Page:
A Laois TD says that the government needs to incentivise more young people to take up apprenticeships if the economy is to recover following the Covid-19 pandemic.
Sinn Fein’s Brian Stanley says that in order to build the number of houses required, far more people need to be employed in that sector.
He said: “A national recovery plan is important, and I want to focus on the training and apprentice element. I want to raise the importance of training and proper apprenticeships, as we attempt to recover and emerge from the pandemic.
“We are in a housing crisis and it will only get more demanding. It will require an army of workers and hundreds of thousands of homes must also be retrofitted. However, there is a shortage of construction skills.
“Even if we are to meet the modest social housing targets set by the Government in the recovery plan, along with the need in the private construction sector.
“This was highlighted in the recent TASC report on construction. It is a reality in Laois-Offaly that the skilled people to carry out the work required are not available.
“Therefore, the Government must encourage more young people to enter apprenticeships that can help us rebuild our economy, build houses, and do the retrofitting that is needed.
“Not everyone has to or wants to go to third level. What is important however, is that the Government enforces strong terms and conditions for apprenticeships.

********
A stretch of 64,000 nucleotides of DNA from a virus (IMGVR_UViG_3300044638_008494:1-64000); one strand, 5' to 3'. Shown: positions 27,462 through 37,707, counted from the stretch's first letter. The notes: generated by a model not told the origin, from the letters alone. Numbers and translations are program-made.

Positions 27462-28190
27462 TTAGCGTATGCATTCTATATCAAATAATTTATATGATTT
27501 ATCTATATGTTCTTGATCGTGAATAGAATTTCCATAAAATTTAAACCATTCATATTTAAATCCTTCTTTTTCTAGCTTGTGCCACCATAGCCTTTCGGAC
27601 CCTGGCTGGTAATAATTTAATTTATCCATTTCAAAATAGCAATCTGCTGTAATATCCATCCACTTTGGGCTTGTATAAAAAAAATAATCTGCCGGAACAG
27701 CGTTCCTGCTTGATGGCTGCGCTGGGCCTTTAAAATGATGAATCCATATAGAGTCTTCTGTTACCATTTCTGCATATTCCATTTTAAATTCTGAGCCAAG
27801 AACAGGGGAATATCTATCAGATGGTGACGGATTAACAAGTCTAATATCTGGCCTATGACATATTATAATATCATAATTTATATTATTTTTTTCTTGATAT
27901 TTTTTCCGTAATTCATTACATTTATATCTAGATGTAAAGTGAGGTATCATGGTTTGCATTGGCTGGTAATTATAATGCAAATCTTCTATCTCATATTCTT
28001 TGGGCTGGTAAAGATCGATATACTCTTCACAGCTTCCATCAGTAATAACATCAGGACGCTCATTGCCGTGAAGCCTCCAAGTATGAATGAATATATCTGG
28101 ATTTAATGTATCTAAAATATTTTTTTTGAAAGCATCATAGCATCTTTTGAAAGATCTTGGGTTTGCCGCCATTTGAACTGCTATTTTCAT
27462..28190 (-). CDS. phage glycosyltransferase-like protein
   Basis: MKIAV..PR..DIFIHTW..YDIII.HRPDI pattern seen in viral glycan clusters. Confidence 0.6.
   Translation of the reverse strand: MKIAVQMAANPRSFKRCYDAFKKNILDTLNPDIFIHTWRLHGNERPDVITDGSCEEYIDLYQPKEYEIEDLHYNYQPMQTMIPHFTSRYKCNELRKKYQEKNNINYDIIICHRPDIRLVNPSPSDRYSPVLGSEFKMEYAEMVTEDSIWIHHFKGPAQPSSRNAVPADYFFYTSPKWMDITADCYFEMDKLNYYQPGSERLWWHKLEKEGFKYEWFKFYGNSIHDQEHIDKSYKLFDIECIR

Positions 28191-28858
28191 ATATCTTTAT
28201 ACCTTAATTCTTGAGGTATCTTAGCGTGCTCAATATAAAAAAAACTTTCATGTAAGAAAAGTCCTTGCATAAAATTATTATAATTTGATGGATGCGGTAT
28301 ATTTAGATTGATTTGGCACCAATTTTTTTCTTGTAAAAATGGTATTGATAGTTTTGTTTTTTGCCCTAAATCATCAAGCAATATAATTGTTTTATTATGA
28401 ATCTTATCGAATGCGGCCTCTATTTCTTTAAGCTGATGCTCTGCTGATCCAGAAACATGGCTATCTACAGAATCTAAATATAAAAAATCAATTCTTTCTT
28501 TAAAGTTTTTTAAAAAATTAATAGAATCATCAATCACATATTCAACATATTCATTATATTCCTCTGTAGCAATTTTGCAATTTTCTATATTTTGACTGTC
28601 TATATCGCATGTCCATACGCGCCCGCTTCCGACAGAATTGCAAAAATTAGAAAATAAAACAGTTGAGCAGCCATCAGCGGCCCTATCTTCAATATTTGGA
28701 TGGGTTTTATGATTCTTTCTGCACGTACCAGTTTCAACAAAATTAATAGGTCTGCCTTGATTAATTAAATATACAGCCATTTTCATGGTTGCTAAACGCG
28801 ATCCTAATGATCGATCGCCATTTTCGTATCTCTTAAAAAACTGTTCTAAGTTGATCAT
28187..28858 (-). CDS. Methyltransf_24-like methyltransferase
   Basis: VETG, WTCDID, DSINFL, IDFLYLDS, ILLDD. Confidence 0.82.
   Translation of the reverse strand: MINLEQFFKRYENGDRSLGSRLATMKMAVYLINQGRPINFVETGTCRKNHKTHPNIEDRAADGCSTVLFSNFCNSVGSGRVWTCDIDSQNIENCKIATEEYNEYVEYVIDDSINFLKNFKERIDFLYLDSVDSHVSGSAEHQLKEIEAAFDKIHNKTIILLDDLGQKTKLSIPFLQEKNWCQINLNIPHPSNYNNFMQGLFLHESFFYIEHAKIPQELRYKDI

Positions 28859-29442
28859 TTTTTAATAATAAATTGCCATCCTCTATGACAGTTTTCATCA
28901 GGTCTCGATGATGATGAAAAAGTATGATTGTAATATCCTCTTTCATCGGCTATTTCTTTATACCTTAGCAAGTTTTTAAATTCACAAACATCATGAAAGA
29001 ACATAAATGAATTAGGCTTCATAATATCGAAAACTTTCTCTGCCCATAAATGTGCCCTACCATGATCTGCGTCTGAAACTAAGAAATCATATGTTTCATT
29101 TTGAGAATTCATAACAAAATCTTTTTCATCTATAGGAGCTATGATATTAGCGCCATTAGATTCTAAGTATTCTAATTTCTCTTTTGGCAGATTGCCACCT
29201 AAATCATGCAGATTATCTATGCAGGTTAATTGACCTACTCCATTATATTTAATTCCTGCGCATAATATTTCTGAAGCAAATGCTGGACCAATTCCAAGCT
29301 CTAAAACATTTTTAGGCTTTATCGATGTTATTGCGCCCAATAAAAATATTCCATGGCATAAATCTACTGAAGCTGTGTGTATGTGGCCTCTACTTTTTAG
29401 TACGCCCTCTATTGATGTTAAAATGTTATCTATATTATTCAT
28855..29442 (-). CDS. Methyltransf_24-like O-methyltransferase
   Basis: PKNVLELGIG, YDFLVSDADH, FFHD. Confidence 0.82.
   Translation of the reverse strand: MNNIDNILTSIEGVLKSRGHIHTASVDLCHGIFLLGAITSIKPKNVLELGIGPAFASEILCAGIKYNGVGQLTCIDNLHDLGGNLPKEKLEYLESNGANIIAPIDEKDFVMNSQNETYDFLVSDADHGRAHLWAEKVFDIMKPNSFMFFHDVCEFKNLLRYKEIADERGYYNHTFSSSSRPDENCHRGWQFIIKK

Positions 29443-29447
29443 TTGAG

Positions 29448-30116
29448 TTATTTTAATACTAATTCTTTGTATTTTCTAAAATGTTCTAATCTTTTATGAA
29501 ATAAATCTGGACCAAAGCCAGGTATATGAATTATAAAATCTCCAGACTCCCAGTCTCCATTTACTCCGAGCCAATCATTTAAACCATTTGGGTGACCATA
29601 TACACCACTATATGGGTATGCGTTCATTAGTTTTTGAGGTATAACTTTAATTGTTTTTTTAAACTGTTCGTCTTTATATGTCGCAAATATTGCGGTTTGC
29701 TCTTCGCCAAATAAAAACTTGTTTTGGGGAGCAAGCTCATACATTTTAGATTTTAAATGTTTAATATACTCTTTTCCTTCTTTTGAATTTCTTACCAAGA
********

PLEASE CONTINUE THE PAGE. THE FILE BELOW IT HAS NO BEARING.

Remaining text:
“I am hearing reports that a practice has developed where young workers are being exploited on bogus apprenticeships.
“They are used as cheap labour and then let go one, two or three years after they are taken on, with new apprentices hired, in their place.
“There must be a proper training element, with new workers fully qualifying after four years. Ministers Varadkar and Harris, must clamp down on this practice if we are to see young people attracted to the sector.”
The TASC report also highlighted that there are substantial levels of bogus self-employment in the construction sector.
Bogus self-employment arises where employers wrongly misclassify workers as self-employed rather than direct employees.
This results in labour cost savings of up to 30% for the employer and a loss to the PRSI-based Social Insurance Fund, as well as creating a significant competitive advantage over ‘compliant’ companies – something the Sinn Fein TD wants to see eradicated.
He said: “The TASC report also highlighted that there are substantial levels of bogus self-employment in the construction sector.
“This is supported by the evidence we gathered recently on the Committee of Public Accounts, and gathered by Revenue, which highlights a high prevalence of bogus self-employment.
“If we want people to work in construction, they must be paid a fair wage and be guaranteed decent terms and conditions.
“Sectoral agreed rates of pay for trades and general operatives must be applied on all sides, especially on projects funded out of the public purse by the taxpayer.
“My party, Sinn Féin, wants to get people back into good quality work with proper terms and conditions, and ensure they have a living wage.’’